Leisure

My Philosophy and Why I’m Grateful

My Philosophy

Lately friends have been asking me about my philosophy.  They want to know if I have a dogma, or if I’m guided by a self-help guru. The answer is I’m a pragmatist.  Over the years, through trial and error, I’ve found a path that works for me.  It includes having a balanced life, getting unstuck, pursuing fun leisure activities, keeping healthy, fulfilling my life purpose, sticking to my personal guiding principles, and achieving goals.

Gratitude

In my workshops and coaching, I share this “path” with others.  And that feels great.  So, as Thanksgiving approaches, I want to talk about how grateful I am to have this opportunity to teach and be a coach.  It truly is fulfilling to help people who are feeling uncertain about what next steps to take, and then see them leave at peace, knowing how they want life to look and what they need to do to achieve it.

This work, plus so much more, makes me feel that my life is balanced and full.  I am thankful for good health which allows me to enjoy hiking, skiing, cycling, sailing, dance, and yoga.  I’m thankful for the amazing friends I’ve made while pursuing these activities.  I’m grateful that as a Marin Master Gardener, I can volunteer for the Dig It, Grow It, Eat It program that teaches children about gardening and nutritious foods.  I’m thankful that I’m able to travel; this year I went to the East Coast and Canada, while next year I’ll visit New Zealand.  And I’m grateful for my small family.

Gratitude Journal

I want to wish you a fulfilling Thanksgiving Holiday.  If you have time, write down some of the things you are grateful for.  Did you know that a 2012 study found that grateful people have fewer aches and pains and report feeling healthier than other people?  Spend 10 minutes jotting down a few grateful thoughts before bed, and you may sleep better.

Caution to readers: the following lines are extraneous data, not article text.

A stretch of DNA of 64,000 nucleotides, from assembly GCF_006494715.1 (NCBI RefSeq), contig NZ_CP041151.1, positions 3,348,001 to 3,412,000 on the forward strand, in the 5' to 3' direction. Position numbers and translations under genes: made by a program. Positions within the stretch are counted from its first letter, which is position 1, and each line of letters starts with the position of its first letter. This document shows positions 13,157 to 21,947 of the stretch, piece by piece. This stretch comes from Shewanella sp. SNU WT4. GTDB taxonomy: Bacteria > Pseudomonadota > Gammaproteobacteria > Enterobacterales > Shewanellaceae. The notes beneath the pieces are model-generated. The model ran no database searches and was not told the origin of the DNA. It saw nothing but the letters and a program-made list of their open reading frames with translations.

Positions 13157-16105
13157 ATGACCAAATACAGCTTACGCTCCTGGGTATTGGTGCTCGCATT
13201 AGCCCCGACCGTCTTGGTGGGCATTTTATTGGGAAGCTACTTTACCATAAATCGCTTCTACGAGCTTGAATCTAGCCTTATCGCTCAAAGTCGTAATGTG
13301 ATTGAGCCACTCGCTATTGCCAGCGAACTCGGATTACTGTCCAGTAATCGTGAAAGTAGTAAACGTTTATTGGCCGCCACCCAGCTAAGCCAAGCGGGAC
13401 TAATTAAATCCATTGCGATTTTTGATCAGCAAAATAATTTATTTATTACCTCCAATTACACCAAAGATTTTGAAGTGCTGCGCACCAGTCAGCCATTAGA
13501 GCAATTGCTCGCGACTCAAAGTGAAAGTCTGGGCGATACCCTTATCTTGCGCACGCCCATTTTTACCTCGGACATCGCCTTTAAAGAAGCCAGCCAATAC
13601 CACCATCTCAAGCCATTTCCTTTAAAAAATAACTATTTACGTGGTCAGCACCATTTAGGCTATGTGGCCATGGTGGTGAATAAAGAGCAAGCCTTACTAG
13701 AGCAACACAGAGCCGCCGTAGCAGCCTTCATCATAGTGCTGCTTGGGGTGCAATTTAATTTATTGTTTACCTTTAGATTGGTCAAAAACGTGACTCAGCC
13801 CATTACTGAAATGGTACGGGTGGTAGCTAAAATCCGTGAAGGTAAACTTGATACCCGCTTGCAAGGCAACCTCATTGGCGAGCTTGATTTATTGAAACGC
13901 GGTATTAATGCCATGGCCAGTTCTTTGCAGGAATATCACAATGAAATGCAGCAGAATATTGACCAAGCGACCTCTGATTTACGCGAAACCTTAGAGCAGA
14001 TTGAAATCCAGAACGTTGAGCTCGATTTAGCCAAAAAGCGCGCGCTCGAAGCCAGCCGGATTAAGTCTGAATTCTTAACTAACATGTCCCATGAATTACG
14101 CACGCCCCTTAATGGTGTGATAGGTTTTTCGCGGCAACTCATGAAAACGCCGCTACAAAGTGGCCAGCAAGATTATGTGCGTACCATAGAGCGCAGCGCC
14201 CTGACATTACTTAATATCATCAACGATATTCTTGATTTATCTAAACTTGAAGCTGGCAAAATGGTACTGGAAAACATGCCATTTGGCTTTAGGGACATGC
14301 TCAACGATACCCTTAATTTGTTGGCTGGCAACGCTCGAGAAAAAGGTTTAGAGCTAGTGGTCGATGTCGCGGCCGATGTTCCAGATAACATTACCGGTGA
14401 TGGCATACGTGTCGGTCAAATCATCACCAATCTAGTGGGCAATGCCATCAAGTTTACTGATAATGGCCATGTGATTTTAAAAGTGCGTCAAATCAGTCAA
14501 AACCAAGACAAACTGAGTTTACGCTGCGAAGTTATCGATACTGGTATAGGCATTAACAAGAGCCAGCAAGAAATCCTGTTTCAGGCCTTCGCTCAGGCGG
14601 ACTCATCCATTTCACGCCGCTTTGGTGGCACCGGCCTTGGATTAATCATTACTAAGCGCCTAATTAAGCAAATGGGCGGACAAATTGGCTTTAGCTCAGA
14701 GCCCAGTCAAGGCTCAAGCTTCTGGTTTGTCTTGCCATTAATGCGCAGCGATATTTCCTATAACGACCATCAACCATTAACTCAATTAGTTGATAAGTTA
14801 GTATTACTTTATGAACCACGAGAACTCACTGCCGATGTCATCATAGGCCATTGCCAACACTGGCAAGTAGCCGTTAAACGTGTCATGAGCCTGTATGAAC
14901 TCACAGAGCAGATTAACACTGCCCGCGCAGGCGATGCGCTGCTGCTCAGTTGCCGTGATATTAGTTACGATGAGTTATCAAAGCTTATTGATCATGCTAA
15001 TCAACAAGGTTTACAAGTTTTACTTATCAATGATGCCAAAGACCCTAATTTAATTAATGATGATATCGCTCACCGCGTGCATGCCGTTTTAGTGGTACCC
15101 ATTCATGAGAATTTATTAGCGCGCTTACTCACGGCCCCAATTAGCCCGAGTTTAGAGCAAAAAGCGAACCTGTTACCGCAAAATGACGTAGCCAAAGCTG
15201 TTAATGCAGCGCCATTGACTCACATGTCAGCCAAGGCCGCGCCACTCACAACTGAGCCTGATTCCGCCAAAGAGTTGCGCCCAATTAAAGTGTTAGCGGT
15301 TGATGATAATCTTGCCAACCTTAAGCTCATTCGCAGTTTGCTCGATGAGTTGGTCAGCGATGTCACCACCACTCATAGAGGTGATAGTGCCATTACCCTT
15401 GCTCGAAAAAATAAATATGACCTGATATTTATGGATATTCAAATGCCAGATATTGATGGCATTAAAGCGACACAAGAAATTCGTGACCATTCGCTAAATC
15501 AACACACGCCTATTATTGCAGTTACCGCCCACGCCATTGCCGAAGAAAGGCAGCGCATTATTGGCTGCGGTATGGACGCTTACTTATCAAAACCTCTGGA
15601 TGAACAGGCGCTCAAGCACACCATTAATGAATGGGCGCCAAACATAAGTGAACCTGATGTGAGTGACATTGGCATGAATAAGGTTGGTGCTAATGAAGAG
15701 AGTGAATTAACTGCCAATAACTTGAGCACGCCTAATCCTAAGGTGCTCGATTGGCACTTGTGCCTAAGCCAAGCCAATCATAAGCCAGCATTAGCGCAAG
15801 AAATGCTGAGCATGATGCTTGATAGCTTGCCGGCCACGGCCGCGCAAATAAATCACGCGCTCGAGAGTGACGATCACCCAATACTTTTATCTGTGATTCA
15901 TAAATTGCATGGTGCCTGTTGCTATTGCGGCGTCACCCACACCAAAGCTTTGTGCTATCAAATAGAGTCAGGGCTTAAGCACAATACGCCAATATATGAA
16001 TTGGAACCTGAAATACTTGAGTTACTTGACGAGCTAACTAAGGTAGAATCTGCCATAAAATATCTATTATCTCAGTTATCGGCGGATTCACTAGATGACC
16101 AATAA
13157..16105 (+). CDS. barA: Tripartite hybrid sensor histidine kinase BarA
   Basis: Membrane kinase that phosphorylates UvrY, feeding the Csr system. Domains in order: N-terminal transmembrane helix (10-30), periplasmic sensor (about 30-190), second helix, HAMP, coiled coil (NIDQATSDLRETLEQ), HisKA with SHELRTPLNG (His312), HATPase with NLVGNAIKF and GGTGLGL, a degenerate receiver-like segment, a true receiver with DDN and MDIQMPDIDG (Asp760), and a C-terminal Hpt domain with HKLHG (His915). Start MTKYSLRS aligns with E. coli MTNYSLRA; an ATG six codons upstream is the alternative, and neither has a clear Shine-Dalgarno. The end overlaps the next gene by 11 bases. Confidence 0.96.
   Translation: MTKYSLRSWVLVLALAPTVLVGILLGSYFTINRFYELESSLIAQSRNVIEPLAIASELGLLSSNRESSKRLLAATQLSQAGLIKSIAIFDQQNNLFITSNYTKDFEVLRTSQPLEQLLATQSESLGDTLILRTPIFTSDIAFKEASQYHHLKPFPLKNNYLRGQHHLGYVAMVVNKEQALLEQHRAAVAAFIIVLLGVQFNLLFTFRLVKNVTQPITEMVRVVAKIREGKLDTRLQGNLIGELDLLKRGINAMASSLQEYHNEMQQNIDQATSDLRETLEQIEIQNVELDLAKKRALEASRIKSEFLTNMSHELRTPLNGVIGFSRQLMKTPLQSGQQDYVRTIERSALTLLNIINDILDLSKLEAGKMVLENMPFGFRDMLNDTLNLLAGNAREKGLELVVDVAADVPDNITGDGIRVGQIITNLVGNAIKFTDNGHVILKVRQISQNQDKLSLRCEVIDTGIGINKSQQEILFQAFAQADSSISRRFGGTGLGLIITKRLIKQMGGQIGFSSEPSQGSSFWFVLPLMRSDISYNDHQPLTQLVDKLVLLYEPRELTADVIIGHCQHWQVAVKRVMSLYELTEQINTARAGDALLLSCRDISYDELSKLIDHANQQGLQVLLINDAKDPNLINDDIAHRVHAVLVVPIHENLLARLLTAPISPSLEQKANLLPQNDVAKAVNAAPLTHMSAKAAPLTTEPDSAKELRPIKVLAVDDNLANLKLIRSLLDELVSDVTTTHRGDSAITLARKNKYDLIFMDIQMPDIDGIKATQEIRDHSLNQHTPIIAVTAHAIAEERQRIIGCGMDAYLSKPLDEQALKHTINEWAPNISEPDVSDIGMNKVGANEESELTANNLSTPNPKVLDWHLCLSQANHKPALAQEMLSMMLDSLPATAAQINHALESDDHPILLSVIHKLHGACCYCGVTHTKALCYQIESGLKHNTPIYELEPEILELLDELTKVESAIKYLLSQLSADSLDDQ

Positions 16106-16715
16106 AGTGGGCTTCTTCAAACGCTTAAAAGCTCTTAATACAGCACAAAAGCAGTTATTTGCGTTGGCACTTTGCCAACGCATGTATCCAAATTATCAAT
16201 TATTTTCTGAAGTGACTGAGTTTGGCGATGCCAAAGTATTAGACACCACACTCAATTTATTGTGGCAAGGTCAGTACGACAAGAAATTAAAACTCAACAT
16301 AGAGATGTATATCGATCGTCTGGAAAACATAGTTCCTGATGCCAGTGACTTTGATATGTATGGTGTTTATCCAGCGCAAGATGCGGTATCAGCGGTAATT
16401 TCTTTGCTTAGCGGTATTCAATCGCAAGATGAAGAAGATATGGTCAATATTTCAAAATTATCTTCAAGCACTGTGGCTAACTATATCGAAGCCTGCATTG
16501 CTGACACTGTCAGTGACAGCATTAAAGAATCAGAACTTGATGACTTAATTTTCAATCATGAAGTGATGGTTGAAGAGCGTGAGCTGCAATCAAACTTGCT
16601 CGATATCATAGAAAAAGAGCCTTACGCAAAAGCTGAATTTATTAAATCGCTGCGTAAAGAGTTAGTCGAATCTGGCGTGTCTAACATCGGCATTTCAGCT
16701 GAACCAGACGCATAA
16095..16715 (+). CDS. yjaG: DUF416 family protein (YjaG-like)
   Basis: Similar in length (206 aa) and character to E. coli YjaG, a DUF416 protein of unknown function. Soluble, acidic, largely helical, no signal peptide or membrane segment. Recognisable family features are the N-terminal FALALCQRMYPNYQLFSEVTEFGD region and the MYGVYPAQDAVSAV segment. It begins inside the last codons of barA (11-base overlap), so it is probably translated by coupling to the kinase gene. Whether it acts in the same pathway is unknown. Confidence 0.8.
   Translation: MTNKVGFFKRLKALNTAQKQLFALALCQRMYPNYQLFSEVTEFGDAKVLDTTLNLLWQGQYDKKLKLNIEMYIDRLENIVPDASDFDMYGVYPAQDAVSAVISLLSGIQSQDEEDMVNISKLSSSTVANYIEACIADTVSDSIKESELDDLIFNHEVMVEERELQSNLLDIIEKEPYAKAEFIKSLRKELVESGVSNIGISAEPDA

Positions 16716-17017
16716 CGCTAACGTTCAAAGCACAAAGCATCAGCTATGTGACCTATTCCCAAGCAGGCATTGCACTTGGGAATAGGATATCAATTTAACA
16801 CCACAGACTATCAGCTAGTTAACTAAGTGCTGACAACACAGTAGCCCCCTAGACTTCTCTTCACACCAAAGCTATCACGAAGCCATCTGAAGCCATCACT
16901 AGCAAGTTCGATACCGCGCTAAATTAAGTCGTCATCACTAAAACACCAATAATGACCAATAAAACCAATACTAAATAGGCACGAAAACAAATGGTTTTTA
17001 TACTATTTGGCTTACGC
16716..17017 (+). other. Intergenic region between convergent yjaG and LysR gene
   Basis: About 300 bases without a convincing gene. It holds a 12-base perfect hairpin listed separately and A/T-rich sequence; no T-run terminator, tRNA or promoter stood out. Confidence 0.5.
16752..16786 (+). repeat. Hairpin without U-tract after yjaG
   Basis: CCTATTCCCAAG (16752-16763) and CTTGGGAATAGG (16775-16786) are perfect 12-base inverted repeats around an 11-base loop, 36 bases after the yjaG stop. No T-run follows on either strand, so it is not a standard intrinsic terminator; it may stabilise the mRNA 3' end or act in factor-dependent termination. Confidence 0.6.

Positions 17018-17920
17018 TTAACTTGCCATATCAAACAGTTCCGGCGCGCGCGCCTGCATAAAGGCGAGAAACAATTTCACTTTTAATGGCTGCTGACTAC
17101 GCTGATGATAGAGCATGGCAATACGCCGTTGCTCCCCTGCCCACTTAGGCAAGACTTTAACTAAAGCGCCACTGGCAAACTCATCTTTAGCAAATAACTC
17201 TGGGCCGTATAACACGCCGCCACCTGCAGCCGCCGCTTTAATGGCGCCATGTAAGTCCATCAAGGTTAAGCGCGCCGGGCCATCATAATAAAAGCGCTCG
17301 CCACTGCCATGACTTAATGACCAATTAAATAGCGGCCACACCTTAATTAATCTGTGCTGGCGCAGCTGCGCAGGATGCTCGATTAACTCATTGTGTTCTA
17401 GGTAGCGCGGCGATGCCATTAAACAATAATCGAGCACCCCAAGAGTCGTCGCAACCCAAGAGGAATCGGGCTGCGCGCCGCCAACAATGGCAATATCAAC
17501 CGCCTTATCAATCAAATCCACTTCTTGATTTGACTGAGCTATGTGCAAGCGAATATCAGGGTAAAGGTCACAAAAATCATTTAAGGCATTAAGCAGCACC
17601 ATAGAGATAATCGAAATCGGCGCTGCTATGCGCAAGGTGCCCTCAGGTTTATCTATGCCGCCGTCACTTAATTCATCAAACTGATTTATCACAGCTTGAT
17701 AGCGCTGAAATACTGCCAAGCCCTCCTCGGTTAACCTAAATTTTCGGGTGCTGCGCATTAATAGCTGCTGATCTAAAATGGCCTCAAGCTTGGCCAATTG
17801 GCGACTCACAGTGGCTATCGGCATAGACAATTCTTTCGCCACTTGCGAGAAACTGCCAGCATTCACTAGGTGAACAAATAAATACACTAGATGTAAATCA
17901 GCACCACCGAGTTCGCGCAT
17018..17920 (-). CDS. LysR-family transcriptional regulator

How Boomers Can Find Balance

Recently a reporter from a new website for Boomers – www.considerable.com – interviewed me about coaching people over 50 and finding life balance.  He wondered what’s different at this age.  I told him that almost everything changes.  This graphic covers much of it.

You may feel lonely if you are no longer working; you may be an empty-nester; loved ones may have passed on; you may be less healthy; you may have unstructured time; you may want to have a new sense of purpose and meaning… and so on.  When this happens, it’s valuable to work with a coach to look at ways to re-balance your life.

My coaching clients look at which areas of life are most important now and consider how to allocate their time in the future to achieve the right balance.  An easy way to do this is to draw a circle or pie and slice up the pie to show how your time is spent now.  Then draw a second pie and slice it up to show the way you want to spend your time in the future.  Look at these elements in your life and decide which you want to expand or change:

  • work (paid or volunteer)
  • family and relationships
  • leisure and physical activities
  • personal pursuits – creativity and education
  • spiritual pursuits
  • integrate healthy habits into all of this

Ask yourself: How satisfied am I with each of these elements?  How can I increase my satisfaction?